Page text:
1. Remediation: Professional mold remediation is required for extensive mold infestations. Certified mold removal specialists use proper techniques and equipment to remove and clean affected areas safely.
  2. Fixing Moisture Issues: Addressing the source of moisture is crucial to prevent mold from returning. Remedies may involve repairing leaks, improving ventilation, and reducing humidity levels.
  3. Replacement: In severe cases, materials like drywall or insulation may need to be replaced if they cannot be adequately cleaned.
  4. Preventive Measures: Implementing preventive measures such as proper ventilation, using dehumidifiers, and maintaining a dry environment can help prevent future mold growth.
  5. Testing After Remediation: Conducting a follow-up mold test after remediation is advisable to ensure that the problem has been effectively addressed.

Lead Based Paint

The seller of any home in North Carolina, constructed prior to 1978, is required to provide a Lead Based Paint Disclosure to any potential buyer. That disclosure is designed to let buyers know of any known existence of lead-based paint, or to give the buyer the opportunity to inspect for the presence of lead based paint in the home.

In North Carolina, lead-based paint inspections are essential, especially in older homes, due to the potential health hazards associated with lead exposure, particularly for young children and pregnant women.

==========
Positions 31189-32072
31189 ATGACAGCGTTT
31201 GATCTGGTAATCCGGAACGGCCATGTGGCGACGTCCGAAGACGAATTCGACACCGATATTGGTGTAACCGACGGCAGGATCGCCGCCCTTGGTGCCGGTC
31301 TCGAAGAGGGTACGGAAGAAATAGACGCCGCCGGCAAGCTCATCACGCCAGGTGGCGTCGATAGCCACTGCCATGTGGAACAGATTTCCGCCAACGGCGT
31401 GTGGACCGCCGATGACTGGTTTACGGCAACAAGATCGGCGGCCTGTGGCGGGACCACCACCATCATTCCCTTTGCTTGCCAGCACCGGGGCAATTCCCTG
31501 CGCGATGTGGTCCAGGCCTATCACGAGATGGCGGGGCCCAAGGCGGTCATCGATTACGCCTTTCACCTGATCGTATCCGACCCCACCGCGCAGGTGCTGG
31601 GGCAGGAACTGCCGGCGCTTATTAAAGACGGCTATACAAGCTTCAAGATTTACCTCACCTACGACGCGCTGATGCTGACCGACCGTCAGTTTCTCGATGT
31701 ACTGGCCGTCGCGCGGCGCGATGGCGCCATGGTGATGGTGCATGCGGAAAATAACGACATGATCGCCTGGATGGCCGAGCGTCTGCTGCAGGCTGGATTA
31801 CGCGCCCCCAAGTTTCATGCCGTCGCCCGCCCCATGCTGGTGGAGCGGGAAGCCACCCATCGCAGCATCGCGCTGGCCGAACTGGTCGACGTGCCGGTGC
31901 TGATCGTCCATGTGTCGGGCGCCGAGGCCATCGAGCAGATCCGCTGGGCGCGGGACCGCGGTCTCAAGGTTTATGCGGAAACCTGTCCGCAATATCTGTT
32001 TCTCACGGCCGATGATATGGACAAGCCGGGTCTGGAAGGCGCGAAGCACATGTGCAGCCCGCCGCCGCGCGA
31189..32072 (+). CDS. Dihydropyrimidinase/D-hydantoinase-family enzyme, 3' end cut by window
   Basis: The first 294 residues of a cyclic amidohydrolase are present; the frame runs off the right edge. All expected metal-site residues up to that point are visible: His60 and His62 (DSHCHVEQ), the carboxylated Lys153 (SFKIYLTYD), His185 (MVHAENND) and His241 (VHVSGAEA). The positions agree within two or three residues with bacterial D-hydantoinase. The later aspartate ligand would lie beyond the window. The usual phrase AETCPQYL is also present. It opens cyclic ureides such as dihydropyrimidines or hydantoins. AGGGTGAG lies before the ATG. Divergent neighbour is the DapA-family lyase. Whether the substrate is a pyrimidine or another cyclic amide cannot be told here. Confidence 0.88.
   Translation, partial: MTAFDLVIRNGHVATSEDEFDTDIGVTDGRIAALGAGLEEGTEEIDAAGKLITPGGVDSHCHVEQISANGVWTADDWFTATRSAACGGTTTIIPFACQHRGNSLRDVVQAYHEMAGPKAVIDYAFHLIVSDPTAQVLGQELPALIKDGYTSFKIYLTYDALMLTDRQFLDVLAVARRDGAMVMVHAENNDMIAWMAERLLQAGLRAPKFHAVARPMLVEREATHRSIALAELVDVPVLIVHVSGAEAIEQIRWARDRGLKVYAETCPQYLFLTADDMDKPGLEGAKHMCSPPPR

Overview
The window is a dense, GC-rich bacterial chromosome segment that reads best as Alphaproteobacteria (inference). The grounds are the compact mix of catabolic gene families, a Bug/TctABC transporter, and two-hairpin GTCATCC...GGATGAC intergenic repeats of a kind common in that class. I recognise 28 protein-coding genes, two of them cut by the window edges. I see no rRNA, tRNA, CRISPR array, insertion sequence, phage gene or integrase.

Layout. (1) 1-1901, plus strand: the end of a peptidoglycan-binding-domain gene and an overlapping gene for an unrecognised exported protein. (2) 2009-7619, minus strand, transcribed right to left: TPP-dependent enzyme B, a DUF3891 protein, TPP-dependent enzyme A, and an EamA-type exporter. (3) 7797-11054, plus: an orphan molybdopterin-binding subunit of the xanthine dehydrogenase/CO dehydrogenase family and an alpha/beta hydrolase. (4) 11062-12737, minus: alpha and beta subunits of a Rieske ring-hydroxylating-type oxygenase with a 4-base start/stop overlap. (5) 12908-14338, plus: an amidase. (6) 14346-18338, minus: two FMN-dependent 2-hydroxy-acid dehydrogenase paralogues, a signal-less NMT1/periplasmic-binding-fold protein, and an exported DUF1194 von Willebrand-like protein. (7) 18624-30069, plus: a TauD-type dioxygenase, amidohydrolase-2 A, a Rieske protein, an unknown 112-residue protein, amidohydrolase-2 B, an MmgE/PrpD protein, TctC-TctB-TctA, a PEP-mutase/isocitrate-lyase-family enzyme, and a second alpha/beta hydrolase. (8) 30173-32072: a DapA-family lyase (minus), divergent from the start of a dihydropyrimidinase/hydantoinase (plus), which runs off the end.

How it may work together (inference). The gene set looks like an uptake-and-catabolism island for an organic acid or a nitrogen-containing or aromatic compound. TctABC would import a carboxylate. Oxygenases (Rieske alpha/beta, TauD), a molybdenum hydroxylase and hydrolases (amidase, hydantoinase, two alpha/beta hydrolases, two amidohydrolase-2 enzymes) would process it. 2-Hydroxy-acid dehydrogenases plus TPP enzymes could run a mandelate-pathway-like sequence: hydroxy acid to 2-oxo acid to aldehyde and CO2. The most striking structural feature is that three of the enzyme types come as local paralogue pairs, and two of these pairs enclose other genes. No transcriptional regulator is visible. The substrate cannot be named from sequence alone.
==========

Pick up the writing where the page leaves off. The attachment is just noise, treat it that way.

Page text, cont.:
Lead-Based Paint Inspection Process in North Carolina:

1. Hire a Certified Inspector: The first step is to hire a certified lead-based paint inspector. In North Carolina, inspectors must be certified by the North Carolina Department of Health and Human Services (NCDHHS) to conduct lead-based paint inspections.

2. Visual Inspection: The certified inspector will visually inspect the interior and exterior property to identify potential areas with lead-based paint. They’ll look for surfaces with lead-based paint, commonly used in homes built before 1978.

3. Testing: If lead-based paint is suspected, the inspector may conduct testing. This inspection involves taking paint samples from various home areas, particularly areas prone to wear and deterioration, such as windowsills, doors, and trim.

4. Laboratory Analysis: The paint samples are sent to a certified laboratory for analysis. The lab will determine if the paint contains lead and provide the lead concentration in each sample.

5. Report: The inspector will compile a report that includes the laboratory results and a summary of their findings. This report will indicate whether lead-based paint is present and, if so, the locations and levels of lead contamination.